The New Deal and the Modernization of the South
This paper considers the impact of New Deal programs on the economy of the American South. Through investments in infrastructure (roads and electric power), environmental improvements (reforestation and soil conservation), and advances in public health (sanitation facilities and disease eradication), the federal government kickstarted modern economic development in the South. Although World War II is often identified as the turning point for regional growth, it is argued that wartime policies were a continuation of the region-building programs of the 1930s. There was no automatic connection, however, between economic modernization and liberalization of the South’s racial regime, which if anything became even more entrenched during this era. This perhaps-surprising proposition may be illustrated by an examination of two showcase New Deal programs: the TVA and the GI Bill.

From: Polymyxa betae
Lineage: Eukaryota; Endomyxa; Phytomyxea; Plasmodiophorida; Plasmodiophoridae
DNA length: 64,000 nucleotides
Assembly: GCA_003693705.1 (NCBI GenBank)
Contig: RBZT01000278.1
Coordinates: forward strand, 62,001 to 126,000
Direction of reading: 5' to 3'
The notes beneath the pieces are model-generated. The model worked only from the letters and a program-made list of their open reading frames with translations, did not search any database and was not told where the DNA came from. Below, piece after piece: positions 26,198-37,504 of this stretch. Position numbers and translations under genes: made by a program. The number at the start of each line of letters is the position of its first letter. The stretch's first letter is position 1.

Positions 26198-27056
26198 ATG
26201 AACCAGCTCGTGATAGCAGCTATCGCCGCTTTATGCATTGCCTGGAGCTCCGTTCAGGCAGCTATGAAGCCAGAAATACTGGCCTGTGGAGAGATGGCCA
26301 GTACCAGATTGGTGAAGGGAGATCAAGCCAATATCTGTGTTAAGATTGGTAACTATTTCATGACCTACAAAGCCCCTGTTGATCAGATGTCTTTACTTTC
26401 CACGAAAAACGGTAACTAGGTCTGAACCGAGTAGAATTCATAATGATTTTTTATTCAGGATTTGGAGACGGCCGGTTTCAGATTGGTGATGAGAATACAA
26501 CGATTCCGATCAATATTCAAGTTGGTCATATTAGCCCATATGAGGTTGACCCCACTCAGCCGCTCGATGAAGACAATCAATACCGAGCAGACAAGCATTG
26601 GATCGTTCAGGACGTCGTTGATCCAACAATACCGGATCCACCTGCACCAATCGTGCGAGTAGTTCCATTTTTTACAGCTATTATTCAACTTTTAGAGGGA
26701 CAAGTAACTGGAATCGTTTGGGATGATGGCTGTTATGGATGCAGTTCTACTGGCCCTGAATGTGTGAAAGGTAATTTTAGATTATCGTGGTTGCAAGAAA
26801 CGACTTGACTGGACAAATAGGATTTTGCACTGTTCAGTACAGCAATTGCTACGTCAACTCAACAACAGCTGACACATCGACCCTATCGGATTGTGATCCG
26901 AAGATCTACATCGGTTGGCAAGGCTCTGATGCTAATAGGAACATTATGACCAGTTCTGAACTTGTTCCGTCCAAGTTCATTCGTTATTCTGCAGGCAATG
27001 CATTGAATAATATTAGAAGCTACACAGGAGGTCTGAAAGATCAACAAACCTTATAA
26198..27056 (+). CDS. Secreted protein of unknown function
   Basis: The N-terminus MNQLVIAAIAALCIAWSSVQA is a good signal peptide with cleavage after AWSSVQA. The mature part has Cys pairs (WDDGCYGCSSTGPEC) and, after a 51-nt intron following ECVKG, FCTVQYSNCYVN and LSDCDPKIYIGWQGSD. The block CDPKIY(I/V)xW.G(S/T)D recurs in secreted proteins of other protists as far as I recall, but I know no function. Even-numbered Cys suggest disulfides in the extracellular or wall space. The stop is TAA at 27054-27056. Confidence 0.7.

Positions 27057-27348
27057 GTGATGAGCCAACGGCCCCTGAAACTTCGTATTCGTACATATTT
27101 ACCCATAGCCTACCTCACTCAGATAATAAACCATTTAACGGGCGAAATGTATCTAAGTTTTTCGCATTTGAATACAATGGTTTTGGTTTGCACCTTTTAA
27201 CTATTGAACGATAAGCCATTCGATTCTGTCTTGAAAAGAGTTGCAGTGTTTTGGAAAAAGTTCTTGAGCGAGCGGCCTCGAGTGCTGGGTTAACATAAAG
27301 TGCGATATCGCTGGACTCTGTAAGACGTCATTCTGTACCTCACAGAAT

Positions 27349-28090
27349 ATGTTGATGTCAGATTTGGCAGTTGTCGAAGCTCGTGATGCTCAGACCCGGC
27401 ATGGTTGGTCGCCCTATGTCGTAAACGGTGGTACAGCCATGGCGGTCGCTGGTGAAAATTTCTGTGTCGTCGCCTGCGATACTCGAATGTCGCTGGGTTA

|Date of creation:||Aug 2009|
|Date of revision:|
|Contact details of provider:|| Postal: 366 Galvez Street, Stanford, California 94305-6015|
Phone: (650) 725-1874
Fax: (650) 723-8611
Web page: http://siepr.stanford.edu
More information through EDIRC
When requesting a correction, please mention this item's handle: RePEc:sip:dpaper:08-042. See general information about how to correct material in RePEc.
For technical questions regarding this item, or to correct its authors, title, abstract, bibliographic or download information, contact: (Anne Shor)
If references are entirely missing, you can add them using this form.